Many children and young people grow up in families where relationships are disrupted because the adults have problems related to alcohol or drugs. BRUS offers support to children and youth aged 0 - 24 from families with alcohol and drug related problems. In these families the roles may be reversed so that the children are providing care for their parents and their daily life may be characterized by insecurity and uncertainty. In the 11 municipalities participating in BRUS, the National Institute of Public Health estimates 27.526 children and youth live in families with alcohol or drug relate problems. In all of Denmark it is estimated that as many as 122.000 grow up under these conditions.

In BRUS we offer individual support, group therapy, supportive family conversations as well as web-based chat counselling. Whenever possible we work to create an alliance with the adult having alcohol or drug related problems and thus achieve an acknowledgement that the adult has a responsibility for the child/youth experiencing the conditions as problematic and that it is the adults who can make the necessary changes.

The service offered is free and organizationally it is placed in the municipal treatment centres for alcohol and drug abuse. This ensures easy access to help regarding the substance abuse issues if we are successful in motivating the adult to start treatment.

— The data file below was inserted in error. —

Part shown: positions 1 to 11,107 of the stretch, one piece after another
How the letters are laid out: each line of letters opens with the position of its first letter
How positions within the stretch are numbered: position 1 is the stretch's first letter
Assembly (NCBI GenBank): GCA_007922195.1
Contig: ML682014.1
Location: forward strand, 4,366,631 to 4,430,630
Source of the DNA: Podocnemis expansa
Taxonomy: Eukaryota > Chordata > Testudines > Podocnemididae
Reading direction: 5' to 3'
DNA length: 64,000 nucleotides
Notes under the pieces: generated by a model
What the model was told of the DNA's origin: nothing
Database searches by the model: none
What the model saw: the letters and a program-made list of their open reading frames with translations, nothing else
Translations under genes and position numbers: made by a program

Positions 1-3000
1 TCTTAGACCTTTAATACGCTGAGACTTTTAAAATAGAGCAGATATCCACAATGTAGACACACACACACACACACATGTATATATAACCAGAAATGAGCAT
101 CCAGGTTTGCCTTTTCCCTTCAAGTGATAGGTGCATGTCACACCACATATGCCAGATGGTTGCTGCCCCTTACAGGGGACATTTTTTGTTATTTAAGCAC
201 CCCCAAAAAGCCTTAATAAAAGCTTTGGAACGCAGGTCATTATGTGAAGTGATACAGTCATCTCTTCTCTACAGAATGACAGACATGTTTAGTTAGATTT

BRUS strive to strengthen the potential of children and youth to handle the challenges that an upbringing characterized by issues with drugs and alcohol gives. BRUS wishes to contribute to the children and youth experiencing a general improvement in their well-being and development. The ambition is for them to achieve the same opportunities to take advantage of their potential in regards to education and employment as children and youth growing up in families with no substance abuse issues.

BRUS is a joint project with 11 participating Danish municipalities. BRUS is financed by the Danish Satspuljen (a pool of public funds earmarked the most disadvantaged groups of citizens in the Danish society) and is evaluated by the Danish National Board of Social Services until the end of 2019.